Research Experiences for Undergraduates: Training Tomorrow's Scientists-Mellon College of Science - Carnegie Mellon University

Monday, August 1, 2005

Research Experiences for Undergraduates: Training Tomorrow's Scientists

Undergraduate Chris Stern didn't take a typical summer job waiting tables. Rather, he's delving into one of the most challenging puzzles out there—how we learn. Working in the lab of Assistant Professor of Biological Sciences Alison Barth, Stern is part of an ongoing effort to observe and understand the timing of neuronal activation in living animals as they perceive and experience their surroundings.

To literally "see" some answers, Stern is optimizing a molecular construct that includes the gene c-fos, which turns on when neurons are activated, and Timer, a fluorescent protein that changes color over time. Barth hopes to use this construct to determine when and for how long particular neurons have been active.

Stern is part of a unique group of undergraduates participating in Carnegie Mellon's Research Experiences for Undergraduates (REU) program. This week, he and nine other students in this summer's REU are presenting the results of their 10-week research projects.

Scientific puzzles initially should be confusing, according to David Hackney, REU program director and professor of biological sciences. "Research often involves feeling more confused as you make progress, arriving at findings that lead to even more questions. It's also creative in that researchers often need to devise new models to fit expanding bodies of data."

A native of New Castle and rising senior at Saint Vincent College in Latrobe who plans to eventually earn a Ph.D. Stern came to the REU because it allowed him, for the first time, to have a lengthier, more involved research experience than had been possible in his college science courses.

Run by Carnegie Mellon's department of biological sciences and funded by the National Science Foundation, the REU program gives students the opportunity to conduct advanced mentored research projects in labs of faculty who specialize in such areas as molecular biology and genetics, cell and developmental biology, neuroscience, biochemistry, structural biology, and computational biology.

"The REU program gives college students a taste of research at the graduate-school level," said Associate Professor of Biological Sciences Brooke McCartney, a 1992 Carnegie Mellon REU alumna who now co-directs the program and serves as a faculty research mentor.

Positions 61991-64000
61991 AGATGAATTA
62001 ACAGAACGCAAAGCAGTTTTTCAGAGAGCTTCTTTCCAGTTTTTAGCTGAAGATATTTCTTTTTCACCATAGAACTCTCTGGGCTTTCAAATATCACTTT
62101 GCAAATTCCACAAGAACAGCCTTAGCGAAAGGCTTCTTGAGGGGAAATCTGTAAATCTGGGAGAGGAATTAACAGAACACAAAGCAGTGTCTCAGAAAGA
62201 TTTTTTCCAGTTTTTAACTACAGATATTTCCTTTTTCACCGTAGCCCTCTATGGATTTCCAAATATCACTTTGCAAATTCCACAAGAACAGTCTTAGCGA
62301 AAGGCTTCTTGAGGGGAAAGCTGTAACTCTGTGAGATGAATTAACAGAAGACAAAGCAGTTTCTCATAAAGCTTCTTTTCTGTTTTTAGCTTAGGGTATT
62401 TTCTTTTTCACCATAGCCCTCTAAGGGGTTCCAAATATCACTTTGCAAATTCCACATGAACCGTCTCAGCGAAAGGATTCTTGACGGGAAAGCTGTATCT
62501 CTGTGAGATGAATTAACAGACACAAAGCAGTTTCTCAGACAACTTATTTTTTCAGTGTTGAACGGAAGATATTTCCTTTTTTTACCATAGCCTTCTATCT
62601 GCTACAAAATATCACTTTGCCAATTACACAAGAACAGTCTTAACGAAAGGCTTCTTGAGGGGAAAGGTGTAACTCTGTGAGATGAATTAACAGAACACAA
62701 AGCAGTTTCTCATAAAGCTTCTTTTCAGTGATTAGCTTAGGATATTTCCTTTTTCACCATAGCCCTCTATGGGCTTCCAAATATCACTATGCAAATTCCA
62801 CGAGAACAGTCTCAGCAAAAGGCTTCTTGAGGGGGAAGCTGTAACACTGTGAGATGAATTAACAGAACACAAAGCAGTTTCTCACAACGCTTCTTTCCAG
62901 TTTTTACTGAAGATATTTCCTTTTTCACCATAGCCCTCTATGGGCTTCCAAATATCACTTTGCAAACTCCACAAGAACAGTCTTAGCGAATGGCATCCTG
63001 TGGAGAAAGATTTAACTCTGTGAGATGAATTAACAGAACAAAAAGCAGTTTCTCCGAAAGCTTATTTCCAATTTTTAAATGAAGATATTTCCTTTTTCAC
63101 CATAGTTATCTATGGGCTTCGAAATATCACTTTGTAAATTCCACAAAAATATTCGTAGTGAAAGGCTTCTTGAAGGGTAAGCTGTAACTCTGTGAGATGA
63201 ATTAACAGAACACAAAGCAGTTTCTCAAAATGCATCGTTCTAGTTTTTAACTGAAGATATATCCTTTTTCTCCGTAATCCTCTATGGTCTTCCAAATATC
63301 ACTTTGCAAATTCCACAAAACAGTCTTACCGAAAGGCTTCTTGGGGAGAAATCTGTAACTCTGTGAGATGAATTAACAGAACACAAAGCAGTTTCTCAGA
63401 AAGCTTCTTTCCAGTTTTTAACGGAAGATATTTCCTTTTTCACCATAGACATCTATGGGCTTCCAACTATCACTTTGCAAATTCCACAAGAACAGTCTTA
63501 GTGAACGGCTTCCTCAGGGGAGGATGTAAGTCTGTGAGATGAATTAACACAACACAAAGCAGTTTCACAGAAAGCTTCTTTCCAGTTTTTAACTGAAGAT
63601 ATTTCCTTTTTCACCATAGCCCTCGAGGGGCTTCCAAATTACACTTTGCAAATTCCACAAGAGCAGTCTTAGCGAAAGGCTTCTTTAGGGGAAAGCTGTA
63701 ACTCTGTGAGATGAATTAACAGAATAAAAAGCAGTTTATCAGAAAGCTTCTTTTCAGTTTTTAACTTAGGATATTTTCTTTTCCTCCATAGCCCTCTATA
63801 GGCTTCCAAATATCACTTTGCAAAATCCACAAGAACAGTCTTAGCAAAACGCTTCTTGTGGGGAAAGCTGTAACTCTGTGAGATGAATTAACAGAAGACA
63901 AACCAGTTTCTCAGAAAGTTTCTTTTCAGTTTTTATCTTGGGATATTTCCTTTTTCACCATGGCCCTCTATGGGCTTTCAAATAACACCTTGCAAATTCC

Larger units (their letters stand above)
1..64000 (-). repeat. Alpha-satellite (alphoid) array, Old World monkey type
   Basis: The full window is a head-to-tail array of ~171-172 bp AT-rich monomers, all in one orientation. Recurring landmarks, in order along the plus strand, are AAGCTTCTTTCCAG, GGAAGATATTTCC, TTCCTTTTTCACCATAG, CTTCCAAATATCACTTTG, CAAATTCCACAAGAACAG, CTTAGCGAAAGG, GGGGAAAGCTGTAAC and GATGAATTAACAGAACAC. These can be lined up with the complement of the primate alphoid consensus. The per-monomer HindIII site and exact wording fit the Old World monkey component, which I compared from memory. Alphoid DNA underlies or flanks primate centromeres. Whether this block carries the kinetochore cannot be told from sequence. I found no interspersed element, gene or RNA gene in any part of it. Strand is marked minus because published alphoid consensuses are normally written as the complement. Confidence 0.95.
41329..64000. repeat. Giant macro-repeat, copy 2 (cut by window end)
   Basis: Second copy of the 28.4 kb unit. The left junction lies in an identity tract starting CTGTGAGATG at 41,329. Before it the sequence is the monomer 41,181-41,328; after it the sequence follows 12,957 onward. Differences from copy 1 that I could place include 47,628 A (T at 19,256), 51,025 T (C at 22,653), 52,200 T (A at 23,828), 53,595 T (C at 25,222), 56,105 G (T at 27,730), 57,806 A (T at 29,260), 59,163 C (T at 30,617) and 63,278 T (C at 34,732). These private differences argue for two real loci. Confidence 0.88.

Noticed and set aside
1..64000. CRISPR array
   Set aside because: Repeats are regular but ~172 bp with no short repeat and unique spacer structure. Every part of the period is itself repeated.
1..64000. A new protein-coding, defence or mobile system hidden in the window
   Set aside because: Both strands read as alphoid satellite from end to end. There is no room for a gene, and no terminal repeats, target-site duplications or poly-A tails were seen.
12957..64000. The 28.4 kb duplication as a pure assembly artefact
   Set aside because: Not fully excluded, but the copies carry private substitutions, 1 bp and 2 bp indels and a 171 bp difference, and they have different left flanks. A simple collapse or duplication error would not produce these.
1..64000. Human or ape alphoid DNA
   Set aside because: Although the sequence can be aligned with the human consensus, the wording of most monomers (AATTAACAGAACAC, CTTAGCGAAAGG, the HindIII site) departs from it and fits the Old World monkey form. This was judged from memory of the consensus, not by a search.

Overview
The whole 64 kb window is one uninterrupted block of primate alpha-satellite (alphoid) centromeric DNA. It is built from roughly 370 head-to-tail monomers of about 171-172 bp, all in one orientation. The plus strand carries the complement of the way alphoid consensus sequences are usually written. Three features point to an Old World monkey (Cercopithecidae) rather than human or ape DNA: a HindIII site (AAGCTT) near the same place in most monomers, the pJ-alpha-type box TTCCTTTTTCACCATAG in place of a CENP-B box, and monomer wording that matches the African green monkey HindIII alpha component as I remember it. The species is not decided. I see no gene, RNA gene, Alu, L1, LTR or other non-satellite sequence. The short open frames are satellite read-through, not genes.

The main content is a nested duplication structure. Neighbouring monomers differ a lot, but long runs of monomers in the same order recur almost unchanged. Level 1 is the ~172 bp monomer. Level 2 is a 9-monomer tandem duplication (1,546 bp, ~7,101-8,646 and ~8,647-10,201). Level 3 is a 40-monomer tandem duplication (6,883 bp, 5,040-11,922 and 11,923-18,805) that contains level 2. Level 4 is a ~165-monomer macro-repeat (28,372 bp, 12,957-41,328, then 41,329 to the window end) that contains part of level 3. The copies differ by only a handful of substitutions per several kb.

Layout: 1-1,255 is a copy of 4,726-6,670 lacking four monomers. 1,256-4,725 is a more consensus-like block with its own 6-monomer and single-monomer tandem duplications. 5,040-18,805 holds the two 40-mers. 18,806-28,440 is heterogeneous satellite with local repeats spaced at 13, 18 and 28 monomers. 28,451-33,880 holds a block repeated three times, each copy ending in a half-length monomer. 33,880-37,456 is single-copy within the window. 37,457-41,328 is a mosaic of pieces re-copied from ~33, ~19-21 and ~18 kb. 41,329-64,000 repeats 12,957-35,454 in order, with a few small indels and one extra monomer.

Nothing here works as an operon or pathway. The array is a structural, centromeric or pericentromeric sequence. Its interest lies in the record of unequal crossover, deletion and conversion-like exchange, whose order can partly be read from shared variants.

Admission to the program is selective and competitive. Carnegie Mellon students are ineligible, and of the students who apply, less than 10 percent are accepted. For recent students in Carnegie Mellon's REU, the average cumulative SAT score has topped 1270; the average college grade point average, 3.6.

Early in the program, students design projects in cooperation with their faculty research mentors. By the end of the summer, they come up with results that, for past REU students, have landed them as co-authors on papers in major scientific journals, including Biochemistry and Molecular Biology of the Cell.

Like McCartney, many REU students find the research core of the program to be a defining moment in their early scientific careers. In recent years, nearly 70 percent of alumni of Carnegie Mellon's REU have entered Ph.D. programs in the sciences. The rest have gone to medical school or directly into scientific employment.

Like many of her REU predecessors, Claudia Lins has found her program research to be a pivotal moment. A rising senior with a molecular biology major and chemistry minor at New Jersey's Montclair State University, Lins has what she jokingly calls "science genes." Her father is a pharmacist and her mother a biochemist, and she has always found math and science classes to be her favorites.

This summer, Lins is working in the lab of A. Javier López, an associate professor of biological sciences, where she is helping López's research team address a puzzle that is fairly new—how an activity called recursive RNA splicing functions in the processing of large genes. Lins has been focusing on sites in a gene of the fruit fly Drosophila that are suspected to be key to recursive splicing. She has generated mutations at the sites to see how these specific mutations affect the process of recursive splicing as a whole. Her work, together with that of López and other researchers in the lab, could have profound implications for research on the molecular basis of life-threatening diseases like cystic fibrosis.

Before her experience in Carnegie Mellon's REU program, Lins was considering master's degree programs in science. Now, she says she will definitely pursue a Ph.D. Of scientific research, she recently said, "This is what I was born to do." 

By: Kate Hough